To speak of unbundling demand leaves out of consideration the individual in whom various desires are themselves mixed. Certainly it is possible to seek the experience that river running or skiing offers and, simultaneously, to be attracted by safari or resort services. I have already suggested the managerial reasons that militate in favor of separating these different desires, but is there any good reason why we should want to separate them within ourselves, and thereby to support public policies that induce us to make this separation? I think there is, and, indeed, that making such a separation lies very close to the heart of the reasons for having a distinctive park policy at all.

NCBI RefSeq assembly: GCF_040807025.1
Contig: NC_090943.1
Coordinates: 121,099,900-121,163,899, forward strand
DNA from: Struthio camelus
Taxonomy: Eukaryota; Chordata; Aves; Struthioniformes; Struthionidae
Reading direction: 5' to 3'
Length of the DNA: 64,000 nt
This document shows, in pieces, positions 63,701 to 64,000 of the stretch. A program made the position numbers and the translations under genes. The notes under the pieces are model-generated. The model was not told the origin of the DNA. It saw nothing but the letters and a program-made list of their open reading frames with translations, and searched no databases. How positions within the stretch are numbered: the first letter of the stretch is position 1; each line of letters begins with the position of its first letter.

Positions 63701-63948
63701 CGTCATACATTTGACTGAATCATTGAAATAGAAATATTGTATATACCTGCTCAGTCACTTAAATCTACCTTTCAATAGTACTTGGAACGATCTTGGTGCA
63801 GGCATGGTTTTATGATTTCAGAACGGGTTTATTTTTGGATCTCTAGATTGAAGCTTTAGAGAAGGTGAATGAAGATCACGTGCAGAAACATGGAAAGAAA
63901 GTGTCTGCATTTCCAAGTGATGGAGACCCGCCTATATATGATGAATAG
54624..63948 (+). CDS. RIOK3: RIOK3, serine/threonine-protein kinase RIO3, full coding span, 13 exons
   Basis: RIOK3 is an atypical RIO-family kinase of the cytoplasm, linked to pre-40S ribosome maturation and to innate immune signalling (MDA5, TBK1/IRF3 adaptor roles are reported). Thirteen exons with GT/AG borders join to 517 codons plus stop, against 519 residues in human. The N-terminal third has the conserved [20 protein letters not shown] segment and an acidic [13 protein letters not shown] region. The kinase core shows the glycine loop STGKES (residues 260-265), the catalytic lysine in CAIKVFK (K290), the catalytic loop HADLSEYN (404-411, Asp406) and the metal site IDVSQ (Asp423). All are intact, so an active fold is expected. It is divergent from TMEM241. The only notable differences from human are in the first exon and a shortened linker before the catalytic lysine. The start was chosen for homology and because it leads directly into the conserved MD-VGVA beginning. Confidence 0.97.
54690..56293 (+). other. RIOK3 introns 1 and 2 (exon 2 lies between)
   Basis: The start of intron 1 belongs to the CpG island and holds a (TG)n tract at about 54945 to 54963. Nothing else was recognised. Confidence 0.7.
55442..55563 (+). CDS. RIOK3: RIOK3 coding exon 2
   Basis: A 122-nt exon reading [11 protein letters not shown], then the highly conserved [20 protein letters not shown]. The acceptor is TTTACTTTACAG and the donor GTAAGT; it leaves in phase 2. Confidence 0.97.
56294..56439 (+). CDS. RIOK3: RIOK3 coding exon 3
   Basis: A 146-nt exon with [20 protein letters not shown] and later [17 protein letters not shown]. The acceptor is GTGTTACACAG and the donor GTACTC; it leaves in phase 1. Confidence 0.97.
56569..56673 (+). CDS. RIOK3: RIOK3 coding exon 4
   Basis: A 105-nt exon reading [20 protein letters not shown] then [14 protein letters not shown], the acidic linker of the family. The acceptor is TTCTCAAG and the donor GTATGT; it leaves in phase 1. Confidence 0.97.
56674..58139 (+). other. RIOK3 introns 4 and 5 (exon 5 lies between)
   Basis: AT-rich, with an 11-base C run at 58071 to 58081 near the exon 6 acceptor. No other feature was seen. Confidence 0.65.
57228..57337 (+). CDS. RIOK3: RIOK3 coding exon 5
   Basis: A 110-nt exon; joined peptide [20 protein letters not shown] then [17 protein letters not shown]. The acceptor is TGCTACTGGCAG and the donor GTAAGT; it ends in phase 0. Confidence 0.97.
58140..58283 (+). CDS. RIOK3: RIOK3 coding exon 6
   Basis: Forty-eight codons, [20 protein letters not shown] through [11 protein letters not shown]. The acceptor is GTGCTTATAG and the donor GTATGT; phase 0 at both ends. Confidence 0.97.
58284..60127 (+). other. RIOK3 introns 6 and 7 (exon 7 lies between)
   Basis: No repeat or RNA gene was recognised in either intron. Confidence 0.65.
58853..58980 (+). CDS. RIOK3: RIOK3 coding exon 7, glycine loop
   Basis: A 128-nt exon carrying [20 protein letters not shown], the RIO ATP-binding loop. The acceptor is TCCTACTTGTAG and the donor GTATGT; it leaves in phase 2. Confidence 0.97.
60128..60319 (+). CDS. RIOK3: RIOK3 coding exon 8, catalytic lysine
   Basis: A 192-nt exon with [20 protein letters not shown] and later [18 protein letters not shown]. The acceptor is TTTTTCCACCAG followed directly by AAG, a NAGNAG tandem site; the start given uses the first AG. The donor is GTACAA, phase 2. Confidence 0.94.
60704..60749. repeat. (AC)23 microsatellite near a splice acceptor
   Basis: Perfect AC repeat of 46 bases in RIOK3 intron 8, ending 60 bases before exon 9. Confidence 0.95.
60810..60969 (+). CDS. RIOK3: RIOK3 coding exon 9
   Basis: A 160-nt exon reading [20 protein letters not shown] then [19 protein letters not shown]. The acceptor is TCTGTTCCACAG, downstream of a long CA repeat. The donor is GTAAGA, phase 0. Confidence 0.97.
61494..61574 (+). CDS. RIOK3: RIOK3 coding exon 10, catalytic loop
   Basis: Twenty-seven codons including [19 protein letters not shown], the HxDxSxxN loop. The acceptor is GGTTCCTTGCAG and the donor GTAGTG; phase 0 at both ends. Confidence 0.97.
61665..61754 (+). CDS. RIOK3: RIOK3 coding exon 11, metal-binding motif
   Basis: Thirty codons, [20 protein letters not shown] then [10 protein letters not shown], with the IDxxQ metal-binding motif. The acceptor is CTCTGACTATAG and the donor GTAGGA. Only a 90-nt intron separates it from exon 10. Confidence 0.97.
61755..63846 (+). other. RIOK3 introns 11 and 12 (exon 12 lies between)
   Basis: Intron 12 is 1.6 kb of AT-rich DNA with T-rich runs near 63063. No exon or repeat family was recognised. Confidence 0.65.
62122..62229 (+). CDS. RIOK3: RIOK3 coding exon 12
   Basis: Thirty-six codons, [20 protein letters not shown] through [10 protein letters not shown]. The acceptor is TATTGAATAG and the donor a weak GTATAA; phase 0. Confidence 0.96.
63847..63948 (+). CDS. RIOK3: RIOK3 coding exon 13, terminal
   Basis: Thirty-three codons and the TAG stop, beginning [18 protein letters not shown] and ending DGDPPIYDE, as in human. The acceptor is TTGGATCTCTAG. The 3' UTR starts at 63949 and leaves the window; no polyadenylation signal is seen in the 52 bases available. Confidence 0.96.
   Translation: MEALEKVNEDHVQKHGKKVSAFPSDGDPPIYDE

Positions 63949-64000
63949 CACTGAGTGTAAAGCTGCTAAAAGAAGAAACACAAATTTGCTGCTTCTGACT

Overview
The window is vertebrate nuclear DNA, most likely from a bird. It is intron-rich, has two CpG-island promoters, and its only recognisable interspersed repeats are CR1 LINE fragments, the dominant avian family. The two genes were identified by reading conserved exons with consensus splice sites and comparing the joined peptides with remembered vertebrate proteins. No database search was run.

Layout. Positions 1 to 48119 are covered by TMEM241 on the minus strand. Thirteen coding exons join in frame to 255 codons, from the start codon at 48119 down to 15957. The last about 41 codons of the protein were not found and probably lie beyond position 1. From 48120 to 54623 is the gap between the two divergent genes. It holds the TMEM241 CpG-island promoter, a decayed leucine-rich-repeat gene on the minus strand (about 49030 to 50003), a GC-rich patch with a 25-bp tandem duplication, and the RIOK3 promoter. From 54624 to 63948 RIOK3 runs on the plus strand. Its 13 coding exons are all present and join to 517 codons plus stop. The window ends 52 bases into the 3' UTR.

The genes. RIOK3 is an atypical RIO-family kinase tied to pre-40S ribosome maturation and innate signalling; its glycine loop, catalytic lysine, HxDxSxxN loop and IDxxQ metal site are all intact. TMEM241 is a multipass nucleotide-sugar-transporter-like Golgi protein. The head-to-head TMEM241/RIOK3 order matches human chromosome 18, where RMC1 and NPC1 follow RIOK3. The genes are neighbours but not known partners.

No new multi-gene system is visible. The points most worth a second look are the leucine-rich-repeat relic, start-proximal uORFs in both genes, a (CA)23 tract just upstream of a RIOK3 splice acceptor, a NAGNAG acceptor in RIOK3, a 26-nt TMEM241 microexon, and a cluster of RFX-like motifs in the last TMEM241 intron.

The issue is strikingly illustrated by the advertising literature of commercial concessioners who offer trips down wild rivers. There is in such advertising an associational quality that plays strongly upon our capacity for self-deception. To recognize that we all have competing desires to be amused and to strike out on our own is to be aware of powerful ambivalence within. To confound these competing strains so as to purport to serve longings for independence in the form of packaged entertainment is to dull the very qualities of personal engagement that give the river experience authenticity. It is rather like reading about great books so as to seem knowledgeable rather than reading the books themselves, or longing for adventure without giving up the desire for security. There is a pathetic quality in this familiar duality, and the question is whether we are ready to resist it.